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Aung San Suu Kyi 'complicit' in Rohingya slaughter: UN investigator
Sydney Morning Herald - February 17, 2018
Yanghee Lee, a leading child rights expert appointed to the UN post in 2014, said it is possible that Myanmar's defacto leader could eventually face charges relating to genocide or crimes against humanity in an international tribunal.
"She cannot not be accountable," Lee told Britain's Channel 4 News. "Complicity is also part of accountability," she said.
In the UN's strongest condemnation yet of the one-time hero of democratic rights, Lee said Suu Kyi is either in denial or far removed from the Myanmar military's atrocities against Rohingya in the country's Rakhine State, including mass killings, rapes and the burnings of children, which have been extensively documented.
"I'm afraid she has been a role model for everyone, including me, and an angel," Lee said. "And it is really disappointing."
Lee said Suu Kyi should never have been put on pedestal. "She was never a Goddess of democracy and human rights... she was a politician and is still a politician," she said.
Suu Kyi, the 72 year-old daughter of Myanmar's independence hero Aung San, has borne the brunt of international outcries over the atrocities and been stripped of a welter of honours from her days fighting for democracy.
On Friday Thailand awarded Myanmar's army chief Min Aung Hlaing a royal decoration despite ordering a brutal military crackdown on Rohingya insurgents last August that prompted almost 700,000 of the stateless minority to flee to squalid refugee camps in Bangladesh.
Min Aung Hlaing posted a photograph to his official Facebook page of him smiling alongside his Thai counterpart as he received the "Knight Grand First Class of the Most Exalted Order of the White Elephant." in Bangkok.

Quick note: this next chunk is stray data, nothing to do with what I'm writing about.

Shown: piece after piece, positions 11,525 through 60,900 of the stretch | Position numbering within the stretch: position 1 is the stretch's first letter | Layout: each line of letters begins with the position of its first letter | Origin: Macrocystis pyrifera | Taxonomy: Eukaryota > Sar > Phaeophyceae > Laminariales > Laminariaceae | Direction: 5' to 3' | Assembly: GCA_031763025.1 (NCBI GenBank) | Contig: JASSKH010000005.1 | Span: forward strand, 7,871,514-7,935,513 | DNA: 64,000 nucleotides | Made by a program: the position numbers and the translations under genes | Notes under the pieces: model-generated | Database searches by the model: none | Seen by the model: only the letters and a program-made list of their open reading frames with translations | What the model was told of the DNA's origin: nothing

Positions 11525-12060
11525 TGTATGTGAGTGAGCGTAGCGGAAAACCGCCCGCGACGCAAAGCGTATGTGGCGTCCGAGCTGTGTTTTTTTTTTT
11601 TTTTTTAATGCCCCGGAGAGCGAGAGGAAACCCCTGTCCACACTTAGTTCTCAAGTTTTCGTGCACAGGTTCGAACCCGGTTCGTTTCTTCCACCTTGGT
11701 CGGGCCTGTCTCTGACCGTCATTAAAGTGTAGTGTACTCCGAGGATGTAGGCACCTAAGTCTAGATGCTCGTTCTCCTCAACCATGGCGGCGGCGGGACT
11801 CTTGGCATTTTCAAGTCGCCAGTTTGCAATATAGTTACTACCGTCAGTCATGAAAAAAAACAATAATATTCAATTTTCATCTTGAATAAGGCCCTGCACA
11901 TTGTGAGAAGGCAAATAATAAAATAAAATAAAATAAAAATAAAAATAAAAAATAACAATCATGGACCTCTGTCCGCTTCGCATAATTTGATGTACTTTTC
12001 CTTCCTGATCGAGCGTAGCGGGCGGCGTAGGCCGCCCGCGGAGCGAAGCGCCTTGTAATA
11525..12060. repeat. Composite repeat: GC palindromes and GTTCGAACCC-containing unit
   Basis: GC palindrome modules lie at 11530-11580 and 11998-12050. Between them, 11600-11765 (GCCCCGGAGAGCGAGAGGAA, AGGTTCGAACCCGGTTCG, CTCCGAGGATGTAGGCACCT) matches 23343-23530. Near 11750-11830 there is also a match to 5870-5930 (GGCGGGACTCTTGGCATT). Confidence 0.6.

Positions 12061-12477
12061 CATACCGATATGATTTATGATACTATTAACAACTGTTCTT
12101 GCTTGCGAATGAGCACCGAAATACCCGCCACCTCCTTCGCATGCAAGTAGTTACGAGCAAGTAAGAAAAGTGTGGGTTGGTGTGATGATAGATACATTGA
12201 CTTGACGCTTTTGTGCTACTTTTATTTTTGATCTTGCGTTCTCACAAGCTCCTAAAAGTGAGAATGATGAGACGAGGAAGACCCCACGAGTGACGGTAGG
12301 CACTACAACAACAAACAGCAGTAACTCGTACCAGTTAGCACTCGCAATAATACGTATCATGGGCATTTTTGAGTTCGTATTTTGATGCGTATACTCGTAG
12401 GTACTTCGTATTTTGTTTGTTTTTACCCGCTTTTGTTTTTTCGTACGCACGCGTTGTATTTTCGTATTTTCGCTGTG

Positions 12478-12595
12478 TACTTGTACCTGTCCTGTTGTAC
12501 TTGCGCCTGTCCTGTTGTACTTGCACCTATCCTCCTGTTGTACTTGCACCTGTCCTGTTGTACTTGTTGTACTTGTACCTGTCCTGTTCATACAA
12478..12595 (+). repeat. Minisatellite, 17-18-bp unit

The Royal Thai Armed Forces said in a statement the award was to "show the long and close relations" between the two countries. A Thai Defence Ministry spokesman said "it's tradition to give a royal decoration to supreme commanders of foreign countries."
Thailand also invited Myanmar as observers to military exercises in Thailand, prompting criticism from rights groups who questioned why a military accused of ethnic cleansing was being given access.
Despite overwhelming evidence against Myanmar soldiers, the Turnbull government has also refused to cut military ties with Myanmar or to condemn its generals. The ties include the hosting of two dozen Myanmar military officers for training in Australia, as well as providing other support.
In the interview with British television Lee, who was banned from visiting Myanmar in January, after making previous visits, said conditions are not safe for almost one million Rohingya in Bangladesh to return to Rakhine.
Bangladesh on Friday handed over the first 8000 Rohingya to Myanmar to kick-start a repatriation program agreed between the two countries in November.
But Lee said Rohingya cannot be safely repatriated unless Myanmar dismantles repressive and discriminatory policies against them, adding that even if they return "you will see the same thing happen."
Myanmar has for decades refused to grant Rohingya basic rights such as citizenship and freedom of travel.
Lee also said she believes more mass graves will be discovered in Rakhine in the coming months. "I have received information," she said.
More than 1.1 million Rohingya see Rakhine as their homelands and have been living there for generations but Buddhist-majority Myanmar regards them as interlopers from Bangladesh.